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Export ban & duty imposed; Indian ports stuck with ‘one million tonnes’ of rice!

The export of damaged rice was forcibly prohibited by the Indian government last week. Additionally, in order to increase domestic supply, the Centre levied a 20% export levy on all types of rice outside Basmati, excluding parboiled rice. The government’s new 20% export tariff has caused roughly one million tonnes of grain to become stuck at Indian ports, according to a Reuters report.

‘Although the duty took effect at midnight, customers are not prepared to pay the fee. The loading of ships has ended’.  the All India Rice Exporters Association’s (AIREA) president, B.V. Krishna Rao, was cited in the article. Approximately 750,000 tonnes of rice that may be exported are currently sitting in Indian ports, according to AIREA. Due to the razor-thin margins in the rice industry, however, the purchasers are unwilling to pay the levy, leaving the rice destined for Benin, Sri Lanka, Turkey, and the United Arab Emirates trapped.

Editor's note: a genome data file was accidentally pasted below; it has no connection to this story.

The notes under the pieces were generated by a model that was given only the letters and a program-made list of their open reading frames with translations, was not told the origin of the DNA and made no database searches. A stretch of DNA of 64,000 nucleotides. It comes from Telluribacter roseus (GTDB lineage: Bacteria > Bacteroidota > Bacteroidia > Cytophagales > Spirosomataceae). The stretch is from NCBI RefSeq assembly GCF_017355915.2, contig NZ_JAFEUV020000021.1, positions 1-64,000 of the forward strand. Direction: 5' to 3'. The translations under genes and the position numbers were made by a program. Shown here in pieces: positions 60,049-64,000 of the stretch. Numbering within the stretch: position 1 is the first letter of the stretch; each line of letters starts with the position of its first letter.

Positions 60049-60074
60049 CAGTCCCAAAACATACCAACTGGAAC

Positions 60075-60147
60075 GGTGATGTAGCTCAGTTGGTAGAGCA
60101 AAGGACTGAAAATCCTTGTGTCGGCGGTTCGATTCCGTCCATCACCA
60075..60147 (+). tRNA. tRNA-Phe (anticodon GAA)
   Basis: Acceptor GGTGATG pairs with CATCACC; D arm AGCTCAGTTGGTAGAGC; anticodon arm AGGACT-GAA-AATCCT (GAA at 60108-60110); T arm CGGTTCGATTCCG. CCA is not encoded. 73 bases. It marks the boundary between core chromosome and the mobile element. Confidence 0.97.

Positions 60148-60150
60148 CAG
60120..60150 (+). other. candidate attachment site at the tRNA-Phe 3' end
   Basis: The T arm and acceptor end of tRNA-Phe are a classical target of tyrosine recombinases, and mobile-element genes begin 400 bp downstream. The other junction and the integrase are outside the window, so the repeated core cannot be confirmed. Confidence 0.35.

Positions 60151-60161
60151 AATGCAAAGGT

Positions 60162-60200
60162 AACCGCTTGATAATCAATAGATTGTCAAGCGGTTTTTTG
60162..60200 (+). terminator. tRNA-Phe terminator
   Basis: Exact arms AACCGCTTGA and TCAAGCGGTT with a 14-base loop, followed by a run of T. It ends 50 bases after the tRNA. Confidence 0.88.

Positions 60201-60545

Additionally, there are various ports located all throughout India that have at least 350,000 tonnes of broken rice. The rice cannot be sent back into the hinterland for sale due to logistical reasons. The future of the stock is uncertain due to the government’s total export restriction on broken rice, and exporters are waiting for some regulatory slack from the government. Due to subpar output, the government was obliged to impose restrictions on rice export.

According to reports, the Kharif season might see a decline of 10–12 million tonnes due to a severe rain shortfall that affected the crops in several regions that produce rice. Being the world’s largest rice exporter, India is notable, and any restrictions imposed by the Indian government are anticipated to have an effect on the worldwide market. The nation exported more than 21 million tonnes of rice in 2021. Only 10 million tonnes will, however, enter the world’s supplies because of the constraints and low output.


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